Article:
Autism Schools and Transitions

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Schools and Colleges

In this section you can look for schools which support children and young adults with an autistic spectrum condition. Below is some general information on schools and colleges, how special needs are supported and how they are generally funded.

Schools

Schools are overseen by the Department of Education. Local Authorities are responsible for implementing policy in schools. There are 3 age bands for schools:

  • Nursery — ages 3 and 4
  • Primary — ages 5 to 10
  • Secondary — ages 11 to 18

Children are required to stay in the education system until the age of 18.

There are state-funded schools and privately-funded schools. State-funded schools receive their funding from Local Authorities and are free of charge for pupils.

There are a small number of City Technology Colleges and academies. These are secondary schools which are funded directly by the Department for Education. Academies can also accept funding from private individuals or companies.

All state-funded schools are regularly inspected by OfSTED (Office for Standards in Education).

Approximately, 7% of all school children and 18% of secondary school children attend independent schools.

Special Educational Needs in Schools

Special Educational Needs (SEN) is a term used for children who have learning difficulties or difficulties that make it harder for them to learn or access education. If you have any concerns about your child’s learning it is important to get help straight away.

Most children with SEN can be supported in their education and needs within a mainstream school. A school will use the Special Educational Needs Code of Practice to assess your child’s needs and to guide the school in how best to meet your child’s needs.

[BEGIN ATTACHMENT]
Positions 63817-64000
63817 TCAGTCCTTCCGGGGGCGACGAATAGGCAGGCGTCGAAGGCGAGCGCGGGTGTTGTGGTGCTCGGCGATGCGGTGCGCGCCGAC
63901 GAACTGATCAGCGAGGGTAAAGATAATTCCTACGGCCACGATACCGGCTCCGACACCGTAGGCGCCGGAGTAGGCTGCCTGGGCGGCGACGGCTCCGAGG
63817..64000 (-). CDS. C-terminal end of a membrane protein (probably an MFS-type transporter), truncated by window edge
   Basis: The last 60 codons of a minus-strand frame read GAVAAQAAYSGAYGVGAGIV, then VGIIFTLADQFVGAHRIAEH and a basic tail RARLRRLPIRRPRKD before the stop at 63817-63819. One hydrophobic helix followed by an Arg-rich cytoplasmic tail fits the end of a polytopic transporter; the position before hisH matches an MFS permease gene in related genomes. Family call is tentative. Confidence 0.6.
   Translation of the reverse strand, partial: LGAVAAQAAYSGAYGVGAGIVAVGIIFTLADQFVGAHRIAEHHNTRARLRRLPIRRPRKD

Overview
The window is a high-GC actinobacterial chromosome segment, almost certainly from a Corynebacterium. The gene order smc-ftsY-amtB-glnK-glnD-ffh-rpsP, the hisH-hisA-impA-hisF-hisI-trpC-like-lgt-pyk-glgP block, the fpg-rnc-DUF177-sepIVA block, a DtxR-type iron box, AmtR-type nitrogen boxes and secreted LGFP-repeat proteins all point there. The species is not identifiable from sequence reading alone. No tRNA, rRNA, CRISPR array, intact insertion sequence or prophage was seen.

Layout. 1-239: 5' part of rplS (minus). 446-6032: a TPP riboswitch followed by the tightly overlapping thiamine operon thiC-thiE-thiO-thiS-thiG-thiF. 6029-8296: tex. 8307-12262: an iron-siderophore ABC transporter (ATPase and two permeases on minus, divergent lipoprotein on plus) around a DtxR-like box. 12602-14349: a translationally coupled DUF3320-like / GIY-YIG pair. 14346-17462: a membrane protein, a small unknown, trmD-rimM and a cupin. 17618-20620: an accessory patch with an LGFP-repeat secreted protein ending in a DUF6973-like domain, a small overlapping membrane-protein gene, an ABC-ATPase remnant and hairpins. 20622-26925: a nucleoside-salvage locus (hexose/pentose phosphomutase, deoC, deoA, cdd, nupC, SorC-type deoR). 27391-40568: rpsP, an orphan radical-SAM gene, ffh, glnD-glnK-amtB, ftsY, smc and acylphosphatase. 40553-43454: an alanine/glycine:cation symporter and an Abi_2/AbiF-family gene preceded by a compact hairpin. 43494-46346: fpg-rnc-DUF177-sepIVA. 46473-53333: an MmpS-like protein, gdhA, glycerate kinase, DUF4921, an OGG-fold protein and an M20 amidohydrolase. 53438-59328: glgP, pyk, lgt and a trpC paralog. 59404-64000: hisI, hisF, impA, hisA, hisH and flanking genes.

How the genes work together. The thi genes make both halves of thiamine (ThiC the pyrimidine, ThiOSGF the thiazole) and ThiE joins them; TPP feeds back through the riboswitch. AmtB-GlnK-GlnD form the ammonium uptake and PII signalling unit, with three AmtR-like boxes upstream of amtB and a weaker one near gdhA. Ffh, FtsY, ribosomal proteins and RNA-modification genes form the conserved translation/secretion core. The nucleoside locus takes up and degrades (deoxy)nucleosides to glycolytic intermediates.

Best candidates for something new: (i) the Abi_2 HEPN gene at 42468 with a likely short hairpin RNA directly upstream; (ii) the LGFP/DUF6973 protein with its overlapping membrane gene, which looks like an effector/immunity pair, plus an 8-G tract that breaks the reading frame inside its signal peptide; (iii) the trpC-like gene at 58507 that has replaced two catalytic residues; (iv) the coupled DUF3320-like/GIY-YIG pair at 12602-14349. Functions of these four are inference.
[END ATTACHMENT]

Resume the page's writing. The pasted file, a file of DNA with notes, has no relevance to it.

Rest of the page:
If your child’s teacher or their SEN co-ordinator (SENCO) feels that your child needs support from outside the school, such as speech and language therapy, they will get help through School Action Plus.

Sometimes, schools cannot fully meet the needs of your child. In that case, you can ask for a ‘statutory assessment’. This assessment will help to identify in detail your child’s educational needs. Once the assessment has been carried out, a ‘statement’ will be written. This statement will help you to access extra support. Sometimes, however, the local authority decides not to write a statement. In this case they should always explain why. You have a right to appeal to the Special Educational Needs and Disability Tribunal. If you decide to appeal it is important to do this within the time limit you are given by the local authority.

Colleges

After school at the age of 16, students will continue their studies in a sixth form college or a further education college. This sector is called Further Education. Further education lasts until the age of 19. There is discretionary financial support for students over the age of 19. Funding is accessed through the Skills Funding Agency (SFA). Colleges also have a variety of adult education courses.

Special Needs in College

Colleges have an obligation to make ‘reasonable’ adjustments for special individual needs. However, sometimes those ‘reasonable’ adjustments are not sufficient to support an individual. In this case, there are specialist colleges which cater specifically for the needs of people with disabilities or learning difficulties. These colleges are usually independent and, often, residential. Funding can be accessed through the Education Funding Agency.